Friends With Kids has decent acting, at least based on the limitations of the characters in the script. So, for example, Kristen Wiig is fine as Missy, but she is given almost nothing to do but sit in stony silence and portray clearly repressed anger and cry on demand at one key moment. Wiig is up to the task, but it is not a particularly complex or nuanced performance. Similarly, Chris O’Dowd, who plays Alex, gives a great early performance in Friends With Kids that is almost ruined by too much dialogue to support what the actor is already clearly giving the role. When Jason and Julie tell Leslie and Alex their baby plan, Alex sits nodding in clear understanding of the plan and the philosophy behind it. By the time he vocalizes his agreement, it is redundant because O’Dowd has already done an amazing job of conveying his character’s views. Megan Fox appears in Friends With Kids as another character who is pretty much along for her looks (which is par for the Megan Fox course), with little substance to back up the role. But, to Fox’s credit, the main problem with her character, Mary Jane, is a script one: Mary Jane is characterized articulately as not wanting children, yet gets involved with Jason knowing full well he has one and why that is is never satisfactorily explained or explored.
This was the first work with Jennifer Westfeldt I had seen and she is good as Julie. The pleasant surprise on the acting front, though, was Adam Scott. Scott, who seems to have had a meteoric rise in the last few years, credibly holds down the dramatic role of Jason. He is articulate and able to play emotionally aware in a way that seems entirely real and entertaining, which is unlike most of his deadpan or darkly comedic roles he has previously played.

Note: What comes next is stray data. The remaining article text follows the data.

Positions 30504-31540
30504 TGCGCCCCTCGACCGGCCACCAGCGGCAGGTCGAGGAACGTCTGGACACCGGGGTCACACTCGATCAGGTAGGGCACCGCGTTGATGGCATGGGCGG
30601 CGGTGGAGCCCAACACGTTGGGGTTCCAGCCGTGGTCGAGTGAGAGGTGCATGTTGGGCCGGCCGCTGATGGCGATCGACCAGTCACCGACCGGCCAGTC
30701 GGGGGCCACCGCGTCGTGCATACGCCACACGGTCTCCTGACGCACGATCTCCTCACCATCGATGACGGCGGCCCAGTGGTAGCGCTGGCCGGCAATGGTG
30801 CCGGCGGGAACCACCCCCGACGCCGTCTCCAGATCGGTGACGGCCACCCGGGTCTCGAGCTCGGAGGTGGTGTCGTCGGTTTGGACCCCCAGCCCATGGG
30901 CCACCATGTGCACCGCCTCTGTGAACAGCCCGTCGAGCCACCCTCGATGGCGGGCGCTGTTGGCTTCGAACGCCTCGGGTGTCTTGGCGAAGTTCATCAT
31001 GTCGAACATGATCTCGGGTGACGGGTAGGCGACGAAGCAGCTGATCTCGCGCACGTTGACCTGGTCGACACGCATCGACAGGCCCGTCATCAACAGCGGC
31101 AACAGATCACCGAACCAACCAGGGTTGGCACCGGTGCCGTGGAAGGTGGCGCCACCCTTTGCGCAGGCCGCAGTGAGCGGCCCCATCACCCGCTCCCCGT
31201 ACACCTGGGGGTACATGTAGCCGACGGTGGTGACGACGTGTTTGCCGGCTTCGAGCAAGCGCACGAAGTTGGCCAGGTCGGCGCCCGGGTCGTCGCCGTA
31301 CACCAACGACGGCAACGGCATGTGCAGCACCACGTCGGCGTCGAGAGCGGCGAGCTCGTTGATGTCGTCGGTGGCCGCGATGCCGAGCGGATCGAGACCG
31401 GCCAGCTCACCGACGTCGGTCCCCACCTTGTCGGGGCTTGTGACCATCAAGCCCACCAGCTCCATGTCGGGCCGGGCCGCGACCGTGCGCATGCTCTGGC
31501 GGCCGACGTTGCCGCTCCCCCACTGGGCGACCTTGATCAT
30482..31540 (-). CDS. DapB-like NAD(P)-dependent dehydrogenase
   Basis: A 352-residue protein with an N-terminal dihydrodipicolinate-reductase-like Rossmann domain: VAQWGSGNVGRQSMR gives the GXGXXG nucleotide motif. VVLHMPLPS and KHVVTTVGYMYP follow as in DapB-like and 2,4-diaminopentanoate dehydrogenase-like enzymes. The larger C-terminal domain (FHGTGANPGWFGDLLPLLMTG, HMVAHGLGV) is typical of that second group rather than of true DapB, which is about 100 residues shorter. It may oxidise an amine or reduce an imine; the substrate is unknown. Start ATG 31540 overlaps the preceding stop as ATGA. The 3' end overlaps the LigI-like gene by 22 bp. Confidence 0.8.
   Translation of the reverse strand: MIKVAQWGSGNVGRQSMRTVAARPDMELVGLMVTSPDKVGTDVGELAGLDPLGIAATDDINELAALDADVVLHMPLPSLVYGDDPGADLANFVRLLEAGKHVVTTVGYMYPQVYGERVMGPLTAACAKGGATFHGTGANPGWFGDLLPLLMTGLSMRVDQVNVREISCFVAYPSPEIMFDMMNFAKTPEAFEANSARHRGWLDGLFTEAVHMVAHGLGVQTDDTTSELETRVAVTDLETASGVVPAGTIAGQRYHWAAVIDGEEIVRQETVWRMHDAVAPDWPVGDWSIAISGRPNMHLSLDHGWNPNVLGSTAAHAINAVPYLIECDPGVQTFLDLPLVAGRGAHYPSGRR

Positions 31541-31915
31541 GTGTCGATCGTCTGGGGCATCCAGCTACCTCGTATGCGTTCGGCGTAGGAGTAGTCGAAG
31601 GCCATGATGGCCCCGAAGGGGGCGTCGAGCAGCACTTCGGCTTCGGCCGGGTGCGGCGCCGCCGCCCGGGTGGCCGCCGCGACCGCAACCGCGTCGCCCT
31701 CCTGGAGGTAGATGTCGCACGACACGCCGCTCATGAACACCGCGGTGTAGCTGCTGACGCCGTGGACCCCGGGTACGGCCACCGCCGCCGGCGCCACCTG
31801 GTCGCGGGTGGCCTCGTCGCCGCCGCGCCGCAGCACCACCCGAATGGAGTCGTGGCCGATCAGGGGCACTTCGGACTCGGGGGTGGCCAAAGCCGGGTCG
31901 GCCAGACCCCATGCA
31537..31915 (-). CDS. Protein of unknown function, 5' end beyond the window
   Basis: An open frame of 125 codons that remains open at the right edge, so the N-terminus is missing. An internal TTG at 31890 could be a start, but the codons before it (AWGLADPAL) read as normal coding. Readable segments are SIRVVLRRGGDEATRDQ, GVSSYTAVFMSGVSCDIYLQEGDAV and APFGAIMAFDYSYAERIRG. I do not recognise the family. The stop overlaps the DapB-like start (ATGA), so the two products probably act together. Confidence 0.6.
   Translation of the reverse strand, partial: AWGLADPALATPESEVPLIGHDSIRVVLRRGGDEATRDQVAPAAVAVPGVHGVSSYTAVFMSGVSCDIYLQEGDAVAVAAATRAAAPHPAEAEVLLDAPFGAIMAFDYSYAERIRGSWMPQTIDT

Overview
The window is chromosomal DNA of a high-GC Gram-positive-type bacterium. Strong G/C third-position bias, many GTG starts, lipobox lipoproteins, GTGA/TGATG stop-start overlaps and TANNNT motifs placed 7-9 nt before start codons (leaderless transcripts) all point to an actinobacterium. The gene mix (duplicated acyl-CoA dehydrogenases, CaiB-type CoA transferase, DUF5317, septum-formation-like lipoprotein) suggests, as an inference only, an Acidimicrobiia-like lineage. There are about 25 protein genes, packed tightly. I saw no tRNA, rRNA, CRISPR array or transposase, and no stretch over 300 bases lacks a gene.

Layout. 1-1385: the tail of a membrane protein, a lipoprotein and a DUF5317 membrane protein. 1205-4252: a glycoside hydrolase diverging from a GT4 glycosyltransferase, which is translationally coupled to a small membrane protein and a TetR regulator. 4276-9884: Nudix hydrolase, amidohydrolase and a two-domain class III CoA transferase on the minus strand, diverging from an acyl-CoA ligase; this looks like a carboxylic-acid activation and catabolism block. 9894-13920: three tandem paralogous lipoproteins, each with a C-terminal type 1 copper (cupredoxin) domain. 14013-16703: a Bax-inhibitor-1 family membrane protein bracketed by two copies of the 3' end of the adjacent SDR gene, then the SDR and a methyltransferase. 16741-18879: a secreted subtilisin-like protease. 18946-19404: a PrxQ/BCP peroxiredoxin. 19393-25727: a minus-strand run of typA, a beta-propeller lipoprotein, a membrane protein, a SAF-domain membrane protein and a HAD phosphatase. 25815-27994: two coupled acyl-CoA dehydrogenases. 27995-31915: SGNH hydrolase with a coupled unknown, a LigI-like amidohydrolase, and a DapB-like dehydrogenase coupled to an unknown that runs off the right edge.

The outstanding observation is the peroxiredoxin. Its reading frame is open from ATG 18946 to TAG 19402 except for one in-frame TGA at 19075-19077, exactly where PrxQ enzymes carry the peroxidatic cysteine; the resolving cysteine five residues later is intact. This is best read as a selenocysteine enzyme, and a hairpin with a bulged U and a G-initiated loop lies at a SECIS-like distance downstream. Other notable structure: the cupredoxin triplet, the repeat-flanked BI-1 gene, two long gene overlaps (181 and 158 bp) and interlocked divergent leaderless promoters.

On DVD, Friends With Kids comes with a commentary track, deleted scenes, featurettes, and a gag reel, all of which add enhanced value to the work. This is a complicated film with a deceptively simple idea and the bonus features explore well the more adult nature of what could have been a screwball comedy. They are also pretty solidly entertaining bonus features.
Ultimately, Friends With Kids is one of the best romantic dramedies to be released of late and it is refreshing to have a work where the destructive nature of children on relationships is fairly explored.
For other works with Megan Fox, check out my reviews of:
How To Lose Friends And Alienate People
Transformers: Revenge Of The Fallen
For other films I have reviewed, please be sure to visit my Movie Review Index Page for an organized listing!
© 2012 W.L. Swarts. May not be reprinted without permission.
| | |